A study of the correlation between gait abnormalities, activity monitoring parameters, CMTPedS and a biomarker in children with Charcot-Marie-Tooth disease.
STUDY INVESTIGATORS: SYLVIA OUNPUU MSC, GUYLA ACSADI, MD, PHD, AND KRISTAN PIERZ, MD.
The overall goal of our research is to improve treatment outcomes that address gait dysfunction for children with Charcot-Marie-Tooth disease (CMT), since gait is one of the most important elements for quality of life for persons with CMT. To achieve this goal, a better understanding of the relationship between gait function, activity levels in the community and how these measures change over time is important. Identifying biomarkers for disease state and progression is also important for determining the efficacy of emerging new treatments for which the goal is to improve walking. Because of the generous funding by the Penn Medicine Orphan Disease Center we were able to add an additional 15 patient tests (some repeat and some new) to our existing study cohort which currently includes 68 patients.
A preliminary analysis with a focus on the sagittal plane ankle motion during walking from a cohort of 45 patients with CMT1 and 2 showed differences in changes with age depending on CMT type. In children with CMT1, peak dorsiflexion in terminal stance (TST) increased with age through 13 years (p=0.004) and then plateaued in the normal range (p=0.73). The peak ankle angle in mid-swing and TST were closely related (p<0.001) following a similar change with age. In children with CMT2, there was no significant change in peak dorsiflexion in TST with age (p=0.19) and peak ankle angle in mid-swing was not related to peak dorsiflexion in TST (p=0.43) or age (p=0.88). There were also no consistent trends with age for individual patients with multiple tests.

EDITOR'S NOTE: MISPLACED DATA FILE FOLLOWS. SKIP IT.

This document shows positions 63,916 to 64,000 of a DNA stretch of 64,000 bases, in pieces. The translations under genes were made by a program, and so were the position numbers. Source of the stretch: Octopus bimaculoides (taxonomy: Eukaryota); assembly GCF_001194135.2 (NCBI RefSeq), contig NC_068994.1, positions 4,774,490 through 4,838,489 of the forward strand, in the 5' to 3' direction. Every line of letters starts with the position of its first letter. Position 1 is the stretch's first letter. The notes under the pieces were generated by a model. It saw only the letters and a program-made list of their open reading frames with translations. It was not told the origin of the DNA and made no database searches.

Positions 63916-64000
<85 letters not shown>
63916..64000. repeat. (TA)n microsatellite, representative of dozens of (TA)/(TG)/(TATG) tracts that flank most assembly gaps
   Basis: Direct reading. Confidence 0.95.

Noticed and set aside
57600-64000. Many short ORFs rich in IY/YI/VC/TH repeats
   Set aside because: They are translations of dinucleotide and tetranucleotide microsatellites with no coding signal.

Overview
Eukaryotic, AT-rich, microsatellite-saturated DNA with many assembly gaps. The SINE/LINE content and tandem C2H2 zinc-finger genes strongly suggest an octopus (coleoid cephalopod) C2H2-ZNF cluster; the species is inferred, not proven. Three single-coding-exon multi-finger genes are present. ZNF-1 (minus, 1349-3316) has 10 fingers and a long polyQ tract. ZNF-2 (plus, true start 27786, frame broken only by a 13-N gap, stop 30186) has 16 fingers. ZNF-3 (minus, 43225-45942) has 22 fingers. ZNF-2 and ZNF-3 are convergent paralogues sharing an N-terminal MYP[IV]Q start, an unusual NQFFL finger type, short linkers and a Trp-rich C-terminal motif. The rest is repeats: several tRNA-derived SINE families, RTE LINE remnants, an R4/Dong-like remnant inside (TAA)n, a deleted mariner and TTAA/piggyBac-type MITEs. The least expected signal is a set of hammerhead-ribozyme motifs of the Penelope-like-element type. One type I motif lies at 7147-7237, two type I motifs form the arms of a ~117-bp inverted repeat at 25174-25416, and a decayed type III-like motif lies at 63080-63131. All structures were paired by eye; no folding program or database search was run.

Patients with CMT1 show beneficial changes in ankle function during both the stance and swing phases of gait with age, reaching a plateau around age 13 years. Patients with CMT2, however, do not show any systematic changes in ankle function during gait with age. Future studies with more repeat assessments for individual patients are needed to gain further understanding of gait changes with age in children with CMT. The heterogeneity of gait and joint level impairments point to the importance of a better understand the disease severity and progression for each individual. This knowledge will enable more informed treatment decisions and better understanding of treatment outcomes in the context of disease progression.
HNF was pleased to fund this promising research at the prestigious Connecticut Children’s Gait Lab. The project was overseen by Director of Research and Education, Sylvia Ounpuu, MSC, and Gyula Acsadi, MD, PhD, Division Head of Neurology. Both investigators are a part of the Inherited Neuropathy Consortium, as is HNF.